As for me, I have made the choice to support Hillary Clinton. I am actively working to stop the GOP from destroying itself through a combination of nationalist policies, failed economics, and rhetoric. A large increase in spending from a supposed Republican, tariffs from a supposed supporter of capitalism, unconstitutional mandates from a supposed conservative? These are all against the principles of liberty, capitalism and individual responsibility. Things the Republican Party once stood for, and must stand for again.

We have to save the GOP from itself, for its own survival. #NeverTrump means Never Trump.

About Local Voices

Founded in 2008 by Emmy-winning documentary filmmaker Lee Hirsch (BULLY), Local Voices is a Democratic Super PAC that creates cinematic campaign ads in "battleground counties of battleground states." Using the authentic voices of rural voters and then airing those ads in that very same area, the Local Voices model has been tested and demonstrated to be uniquely persuasive. Over the last two election cycles, Local Voices has produced and aired more than 40 campaign ads, winning working class votes for the Democratic ticket. Local Voices' ad campaigns have garnered industry recognition, including Reed Awards for "Best Presidential Television Ad" (2008, 2012) and Pollie Awards for "Best Overall Campaign Series" (2008) and "Best Overall Television Campaign" (2012). See all ads on Facebook or YouTube. Join the discussion on Twitter.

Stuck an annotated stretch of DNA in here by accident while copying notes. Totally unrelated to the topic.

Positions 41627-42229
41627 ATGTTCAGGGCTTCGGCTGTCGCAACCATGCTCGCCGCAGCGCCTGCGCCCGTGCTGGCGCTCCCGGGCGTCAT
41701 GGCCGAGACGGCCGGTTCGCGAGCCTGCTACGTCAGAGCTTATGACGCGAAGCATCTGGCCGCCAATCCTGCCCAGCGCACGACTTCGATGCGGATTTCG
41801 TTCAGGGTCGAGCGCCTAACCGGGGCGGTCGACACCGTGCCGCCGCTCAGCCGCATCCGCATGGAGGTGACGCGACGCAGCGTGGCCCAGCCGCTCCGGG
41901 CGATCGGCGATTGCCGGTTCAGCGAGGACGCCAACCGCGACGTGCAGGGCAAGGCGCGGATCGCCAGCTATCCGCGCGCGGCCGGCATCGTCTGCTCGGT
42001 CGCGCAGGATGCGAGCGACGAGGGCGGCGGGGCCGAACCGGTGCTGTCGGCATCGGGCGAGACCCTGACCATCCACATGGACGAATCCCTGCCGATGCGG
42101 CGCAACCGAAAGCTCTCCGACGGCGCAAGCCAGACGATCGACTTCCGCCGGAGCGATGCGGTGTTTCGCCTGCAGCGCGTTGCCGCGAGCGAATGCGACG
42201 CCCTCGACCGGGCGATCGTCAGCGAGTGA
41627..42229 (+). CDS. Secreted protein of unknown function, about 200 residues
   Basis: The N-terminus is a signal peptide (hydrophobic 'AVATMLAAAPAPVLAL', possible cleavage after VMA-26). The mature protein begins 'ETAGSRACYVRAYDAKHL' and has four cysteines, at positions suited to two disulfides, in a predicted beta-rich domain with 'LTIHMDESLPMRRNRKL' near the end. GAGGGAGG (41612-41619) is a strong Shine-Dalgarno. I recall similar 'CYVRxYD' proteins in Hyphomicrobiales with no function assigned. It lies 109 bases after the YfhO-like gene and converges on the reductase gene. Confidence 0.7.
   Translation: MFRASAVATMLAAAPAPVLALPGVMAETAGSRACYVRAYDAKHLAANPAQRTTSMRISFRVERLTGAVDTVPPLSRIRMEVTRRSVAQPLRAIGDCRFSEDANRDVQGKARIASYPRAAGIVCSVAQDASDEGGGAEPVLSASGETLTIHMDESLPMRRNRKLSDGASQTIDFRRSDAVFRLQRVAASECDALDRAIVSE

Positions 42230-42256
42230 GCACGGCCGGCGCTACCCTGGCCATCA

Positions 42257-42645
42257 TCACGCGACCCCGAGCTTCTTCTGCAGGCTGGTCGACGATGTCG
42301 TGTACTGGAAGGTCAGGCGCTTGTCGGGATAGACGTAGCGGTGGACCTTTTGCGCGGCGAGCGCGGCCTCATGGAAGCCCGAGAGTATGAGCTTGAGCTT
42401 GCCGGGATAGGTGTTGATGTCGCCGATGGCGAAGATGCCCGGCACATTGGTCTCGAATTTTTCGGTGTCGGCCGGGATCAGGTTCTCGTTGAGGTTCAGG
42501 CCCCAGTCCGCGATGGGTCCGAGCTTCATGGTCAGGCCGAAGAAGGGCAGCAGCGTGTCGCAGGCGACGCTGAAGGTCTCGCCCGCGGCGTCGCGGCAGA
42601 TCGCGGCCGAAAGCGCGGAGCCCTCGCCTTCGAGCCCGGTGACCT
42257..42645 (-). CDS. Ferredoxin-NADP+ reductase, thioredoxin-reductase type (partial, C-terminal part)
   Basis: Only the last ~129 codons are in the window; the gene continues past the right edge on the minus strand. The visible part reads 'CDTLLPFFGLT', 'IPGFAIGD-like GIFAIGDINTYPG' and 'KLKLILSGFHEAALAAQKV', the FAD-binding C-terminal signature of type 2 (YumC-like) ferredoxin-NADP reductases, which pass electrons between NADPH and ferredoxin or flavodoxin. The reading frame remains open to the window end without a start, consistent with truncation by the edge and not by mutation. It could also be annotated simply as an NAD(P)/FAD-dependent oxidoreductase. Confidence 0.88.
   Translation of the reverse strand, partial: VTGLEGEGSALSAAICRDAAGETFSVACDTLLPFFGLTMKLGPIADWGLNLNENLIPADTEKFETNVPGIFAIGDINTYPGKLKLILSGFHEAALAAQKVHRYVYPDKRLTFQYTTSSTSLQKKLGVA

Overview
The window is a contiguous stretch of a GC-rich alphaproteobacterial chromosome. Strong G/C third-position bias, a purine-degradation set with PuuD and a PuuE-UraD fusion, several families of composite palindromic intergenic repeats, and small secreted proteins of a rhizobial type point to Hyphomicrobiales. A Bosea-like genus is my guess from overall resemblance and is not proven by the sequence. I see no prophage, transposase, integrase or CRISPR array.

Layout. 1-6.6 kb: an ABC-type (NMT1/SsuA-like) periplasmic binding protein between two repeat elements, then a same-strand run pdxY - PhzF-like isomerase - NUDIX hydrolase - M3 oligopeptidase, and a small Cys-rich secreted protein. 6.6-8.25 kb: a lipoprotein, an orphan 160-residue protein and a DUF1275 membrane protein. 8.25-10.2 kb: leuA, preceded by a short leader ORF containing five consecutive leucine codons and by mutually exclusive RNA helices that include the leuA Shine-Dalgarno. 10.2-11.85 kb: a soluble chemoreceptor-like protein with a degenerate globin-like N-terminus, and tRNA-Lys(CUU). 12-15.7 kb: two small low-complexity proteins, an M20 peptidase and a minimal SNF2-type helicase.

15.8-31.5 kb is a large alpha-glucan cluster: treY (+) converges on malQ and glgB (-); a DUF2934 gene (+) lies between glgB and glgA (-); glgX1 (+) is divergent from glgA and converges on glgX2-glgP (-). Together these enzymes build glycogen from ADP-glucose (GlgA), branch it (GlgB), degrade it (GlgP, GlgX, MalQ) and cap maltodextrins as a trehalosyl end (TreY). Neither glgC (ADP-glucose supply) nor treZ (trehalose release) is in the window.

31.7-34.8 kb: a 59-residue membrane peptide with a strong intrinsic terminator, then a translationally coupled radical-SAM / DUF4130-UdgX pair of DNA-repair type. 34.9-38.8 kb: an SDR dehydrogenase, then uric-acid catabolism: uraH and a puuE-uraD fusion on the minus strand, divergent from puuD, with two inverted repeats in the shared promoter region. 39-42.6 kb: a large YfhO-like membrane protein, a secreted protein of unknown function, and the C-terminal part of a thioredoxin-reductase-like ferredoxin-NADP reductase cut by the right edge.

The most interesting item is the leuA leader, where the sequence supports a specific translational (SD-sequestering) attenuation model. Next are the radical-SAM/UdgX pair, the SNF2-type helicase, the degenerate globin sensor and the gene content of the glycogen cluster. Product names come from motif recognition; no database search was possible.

All ads are paid for by Local Voices and not authorized by any candidate or candidate's committee.